Europe tries to look past new tariff threat
Ken Odeluga July 2, 2019 3:45 PM
Investors are buying growth but expect revenues to fall
Investors are buying growth but expect revenues to fall
EU stock markets remain mixed a day after a global relief rally following the trade war truce agreed by the U.S. and China. Investors are trying to shrug off proposals for an additional $4bn in tariffs on European exports to the U.S. The new list adds to a $21bn range of products flagged by the Office of the U.S. Trade Representative in April. The EU has prepared a retaliatory list in the dispute that stems from U.S. claims that the bloc is subsidising aircraft manufacturers. Since the case predates the Trump administration, markets have largely assumed Washington will continue to treat it as a side issue that’s amenable to agreement. Either way, the USTR's move underscores that trade tensions will continue to haunt investors for months to come.
Although Washington and Beijing have pledged to hold off from more tariffs and to resume negotiations, the pair have retained the highest level of tariffs on each other’s imports than at any comparable time. It’s a reminder that the world’s largest economies remain willing to wreak havoc on commerce and supply chains and ultimately put global growth at risk. Little wonder that European stock markets have somewhat underperformed the U.S.’s this year given the threat of tariffs hanging over the Continent’s car industry.
At the same time, global markets are consolidating their best June gains since MSCI’s World Share Index was launched in 1969. With most of the advance posted before the trade war truce, it appears to owe more to signals that major central banks have returned to an easing stance than trade ‘victories’. The White House has yet to reveal details of Trump’s arrangement with Xi, adding to uncertainties. More broadly, consequences from over a year of elevated tensions keep rolling in. Weak prints dominated the U.S. Institute of Manufacturing PMI readings for May. Several Asia- Pacific PMIs also project declining growth.
Oil markets also reacted with limited enthusiasm to OPEC+ members’ agreement to extend supply arrangements for another 9 months. WTI contracts had already surged around 16% from June lows, suggesting that only even tighter supply can underpin prices further. Visibility about deeper supply cuts is limited, so current prices could cap gains for the foreseeable future.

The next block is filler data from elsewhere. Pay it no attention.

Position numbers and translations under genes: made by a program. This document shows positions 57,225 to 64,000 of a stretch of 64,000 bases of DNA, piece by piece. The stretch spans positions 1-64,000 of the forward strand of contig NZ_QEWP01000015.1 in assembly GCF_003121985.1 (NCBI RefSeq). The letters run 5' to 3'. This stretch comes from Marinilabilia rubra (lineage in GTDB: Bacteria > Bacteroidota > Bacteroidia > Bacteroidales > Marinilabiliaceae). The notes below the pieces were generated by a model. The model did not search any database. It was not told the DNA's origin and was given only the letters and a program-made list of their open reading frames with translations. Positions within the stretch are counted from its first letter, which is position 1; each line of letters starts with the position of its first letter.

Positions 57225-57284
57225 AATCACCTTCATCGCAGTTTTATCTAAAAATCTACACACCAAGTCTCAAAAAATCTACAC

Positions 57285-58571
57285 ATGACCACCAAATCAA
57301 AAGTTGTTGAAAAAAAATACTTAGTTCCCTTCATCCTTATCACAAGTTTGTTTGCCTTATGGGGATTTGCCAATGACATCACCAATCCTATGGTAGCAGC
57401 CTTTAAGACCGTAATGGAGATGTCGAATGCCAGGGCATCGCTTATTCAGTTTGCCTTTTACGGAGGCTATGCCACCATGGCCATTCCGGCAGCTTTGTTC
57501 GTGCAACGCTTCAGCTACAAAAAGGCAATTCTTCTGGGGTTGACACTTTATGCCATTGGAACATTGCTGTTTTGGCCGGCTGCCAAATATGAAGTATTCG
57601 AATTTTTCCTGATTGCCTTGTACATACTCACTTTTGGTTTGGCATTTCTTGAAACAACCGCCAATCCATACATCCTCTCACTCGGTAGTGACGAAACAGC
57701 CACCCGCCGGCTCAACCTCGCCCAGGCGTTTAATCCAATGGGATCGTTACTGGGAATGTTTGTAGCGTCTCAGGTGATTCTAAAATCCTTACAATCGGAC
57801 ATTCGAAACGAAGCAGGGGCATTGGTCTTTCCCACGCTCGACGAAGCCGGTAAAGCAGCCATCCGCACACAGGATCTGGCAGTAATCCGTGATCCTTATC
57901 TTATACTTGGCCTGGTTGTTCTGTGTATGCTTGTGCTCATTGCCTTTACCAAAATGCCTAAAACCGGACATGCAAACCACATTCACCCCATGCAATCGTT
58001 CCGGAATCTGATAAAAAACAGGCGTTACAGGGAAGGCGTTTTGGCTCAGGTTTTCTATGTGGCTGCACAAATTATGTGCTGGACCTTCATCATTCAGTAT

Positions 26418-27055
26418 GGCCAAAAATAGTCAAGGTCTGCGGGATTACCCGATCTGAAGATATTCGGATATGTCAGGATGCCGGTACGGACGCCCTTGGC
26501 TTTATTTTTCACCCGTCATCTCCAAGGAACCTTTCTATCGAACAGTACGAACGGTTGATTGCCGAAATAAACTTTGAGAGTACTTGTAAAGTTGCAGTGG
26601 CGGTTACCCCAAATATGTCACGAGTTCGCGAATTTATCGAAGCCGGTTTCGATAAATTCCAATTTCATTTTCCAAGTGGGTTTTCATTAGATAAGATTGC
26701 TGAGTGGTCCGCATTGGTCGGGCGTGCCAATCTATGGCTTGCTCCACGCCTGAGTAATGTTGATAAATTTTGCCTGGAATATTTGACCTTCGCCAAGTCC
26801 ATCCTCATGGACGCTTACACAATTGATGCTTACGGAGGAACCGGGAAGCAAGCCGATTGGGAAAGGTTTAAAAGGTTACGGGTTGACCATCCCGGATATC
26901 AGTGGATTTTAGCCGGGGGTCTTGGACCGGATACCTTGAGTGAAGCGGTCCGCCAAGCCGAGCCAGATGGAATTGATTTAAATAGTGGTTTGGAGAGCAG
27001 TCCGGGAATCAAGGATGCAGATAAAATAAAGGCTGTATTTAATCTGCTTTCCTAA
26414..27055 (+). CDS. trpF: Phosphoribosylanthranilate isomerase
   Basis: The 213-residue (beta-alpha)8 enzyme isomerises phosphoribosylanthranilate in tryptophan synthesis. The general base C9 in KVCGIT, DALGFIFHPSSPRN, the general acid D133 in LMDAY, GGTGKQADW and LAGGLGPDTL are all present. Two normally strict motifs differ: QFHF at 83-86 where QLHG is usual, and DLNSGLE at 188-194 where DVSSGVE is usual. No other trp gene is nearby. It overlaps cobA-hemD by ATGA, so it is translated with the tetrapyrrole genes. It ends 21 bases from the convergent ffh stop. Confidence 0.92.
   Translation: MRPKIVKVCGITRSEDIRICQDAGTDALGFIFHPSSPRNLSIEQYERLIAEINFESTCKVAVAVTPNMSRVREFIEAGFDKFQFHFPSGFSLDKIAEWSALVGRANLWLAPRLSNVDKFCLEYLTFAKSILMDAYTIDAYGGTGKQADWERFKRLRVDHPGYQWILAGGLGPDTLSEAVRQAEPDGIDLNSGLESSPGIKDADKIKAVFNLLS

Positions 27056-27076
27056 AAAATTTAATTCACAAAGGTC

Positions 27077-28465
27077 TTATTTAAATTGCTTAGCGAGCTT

As it stands then, recent rallies have presumably exhausted potential upside from reduced challenges to sentiment and from expected policy stimulus. The next challenge is spotting what could give stock markets their next up leg.
As the chart below shows, investors are pessimistic about the ability of the large European groups to grow sales. Yet the market has benefited handsomely from the global stock market bounce since the winter correction. This disparity of sentiment looks unsustainable. Something may have to give in the medium term.
Normalised chart: EURO STOXX 50 / EURO STOXX 50 revenue forecast
The chart of the more actively traded EURO STOXX 50 benchmark also reflects that prices of the region’s biggest blue-chip shares are attempting to recoup all losses from the upset following Washington’s sudden about-face in May on a trade deal with China. (Note the chart below graphs FOREX.com’s EU STOCKS 50 which is equivalent to the EURO STOXX 50). It’s worth noting that recent EURO STOXX 50 trends are similar to those seen in other major European indices, as stated here. As such, the benchmark’s adherence mostly topside of a thin rising line since the end of the May pullback is a positive for potential continued relative stability and order, whilst the line is inviolate. Furthermore, the same applies to the large recovery trend from winter doldrums. Both are backed by the favourable gradients and direction of both 21-day exponential moving average (depicting solidly optimistic monthly trading sentiment) and the 200-day exponential moving average (depicting the return of longer-term confidence). Both averages have also supported index prices in recent weeks. Yet the EURO STOXX 50 is now approaching the 2019 high that defeated it on 1st May. Note the Stochastic RSI momentum oscillator has flagged this week. It had managed to remain more ‘overbought’ for longer last month. That possibly points to insufficient conviction to tackle c. 3540 highs. Destruction of the short-term rising trend mentioned above would be the first sign that May’s recoil could be repeated. A break below the 3440 pivot would increase the probabilities further.
Price chart: EU STOXX 50 CFD – daily [15.20 BST 02-07-2019]
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